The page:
THE AVERAGE HOUSE price rose by 7.6% in the year to March 2021, according to the latest Daft.ie House Price Report.
The average price during January, February and March of 2020 was €256,000 – this has increased to €275,751 this quarter, a rise of almost €20,000.
This marks the second quarter in a row where prices are nearly 8% higher than a year previously, roughly twice the rate of inflation seen during 2018 and 2019.
The average house sale price nationwide in the first quarter of 2021 was up 68% from the lowest point in early 2013 – but still below the Celtic Tiger peak.
In Dublin, prices rose by 6.9% in the year to March 2021, but the largest increases were seen in the counties surrounding Dublin and in the other cities.
In Cork, Galway, Limerick and Waterford cities, listed prices were between 11% and 12% higher in the first quarter of 2021 than a year previously, while in Leinster (outside Dublin), they were 12.4% higher on average.
Conversely, in Munster, Connacht and Ulster (outside the city areas), there was a more muted price growth – with annual increases of close to 4% in Munster and the three Ulster counties and just 1% in Connacht.
Average list price and year-on-year change to Q1 2021:
The total number of properties available to buy on 1 March was just under 12,000, the lowest figure recorded since the rise of advertising properties for sale online.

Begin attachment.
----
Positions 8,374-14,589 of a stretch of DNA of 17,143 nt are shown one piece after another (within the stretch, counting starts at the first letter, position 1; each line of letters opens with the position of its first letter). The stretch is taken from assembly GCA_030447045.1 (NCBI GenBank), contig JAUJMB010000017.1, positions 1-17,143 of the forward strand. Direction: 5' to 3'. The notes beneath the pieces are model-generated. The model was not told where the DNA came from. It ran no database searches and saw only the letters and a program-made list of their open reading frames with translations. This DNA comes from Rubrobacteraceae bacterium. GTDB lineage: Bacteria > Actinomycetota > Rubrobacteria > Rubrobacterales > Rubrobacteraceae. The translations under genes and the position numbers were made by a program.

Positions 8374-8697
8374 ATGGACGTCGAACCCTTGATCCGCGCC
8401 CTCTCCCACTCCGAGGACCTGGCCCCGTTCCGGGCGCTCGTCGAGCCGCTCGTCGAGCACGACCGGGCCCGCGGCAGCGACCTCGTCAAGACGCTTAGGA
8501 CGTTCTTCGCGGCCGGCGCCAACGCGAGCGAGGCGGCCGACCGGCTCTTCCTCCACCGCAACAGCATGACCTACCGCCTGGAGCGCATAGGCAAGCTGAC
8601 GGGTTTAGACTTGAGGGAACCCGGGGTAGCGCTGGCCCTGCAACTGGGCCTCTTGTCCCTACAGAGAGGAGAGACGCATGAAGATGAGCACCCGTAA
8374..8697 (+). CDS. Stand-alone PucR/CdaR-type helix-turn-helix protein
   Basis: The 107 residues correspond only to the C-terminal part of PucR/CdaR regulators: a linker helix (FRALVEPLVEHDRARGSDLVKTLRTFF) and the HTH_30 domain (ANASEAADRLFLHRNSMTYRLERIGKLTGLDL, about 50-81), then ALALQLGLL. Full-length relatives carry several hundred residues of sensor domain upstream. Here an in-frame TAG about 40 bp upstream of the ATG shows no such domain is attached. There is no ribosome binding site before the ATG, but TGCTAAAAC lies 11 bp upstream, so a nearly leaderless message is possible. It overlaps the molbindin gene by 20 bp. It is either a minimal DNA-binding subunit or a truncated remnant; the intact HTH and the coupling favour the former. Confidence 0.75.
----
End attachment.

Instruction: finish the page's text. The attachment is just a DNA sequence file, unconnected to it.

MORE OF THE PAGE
This represents a year-on-year fall of 40% nationwide, although the stock available for sale in Dublin has fallen by less than the national average, while stock for sale in Leinster (outside the capital) is down by nearly one half.
Commenting on the report, its author Ronan Lyons, economist at Trinity College Dublin, said: “The figures in this latest Daft.ie report confirm that the impact of Covid-19 on the sale market was a massive shock to supply, with seemingly far less impact on demand.
The total number of homes listed for sale in the twelve months to February nationwide was just 45,700, down a third on the previous 12-month period. This sudden collapse in supply – at a time when demand has held up remarkably well – has converted into sharp upward pressure on prices.
“It highlights the importance of supply in determining market outcomes and is a reminder that, even when the pandemic subsides, the need for a substantial volume of new homes to be built each year will remain.”
Pat Davitt, IPAV Chief Executive said many agents are not listing new properties to the market on property portals because of the severity of the Covid-19 restrictions on showing properties.
“We have sought an easement from the Government on one aspect – to allow agents to show properties, under strict health and safety protocols of course, to potential buyers who can confirm they have the necessary funds in place to purchase,” he said.
He said auctioneers throughout the country are seeing extremely strong demand for homes that they are unable to satisfy.
IPAV’s own Residential Property Price Barometer, which charts actual prices achieved by auctioneers, rather than asking prices, found price increases for the latter half of 2020 over the first six months of the year in the vast majority of the country, with the largest increases taking place in four-bedroom homes.
“The housing market is like any other market, it’s driven by supply and demand. Builders must get back, safely, to building more homes.”
The full Daft.ie report can be found here.
Note: Journal Media Ltd has shareholders in common with Daft.ie publisher Distilled Media Group.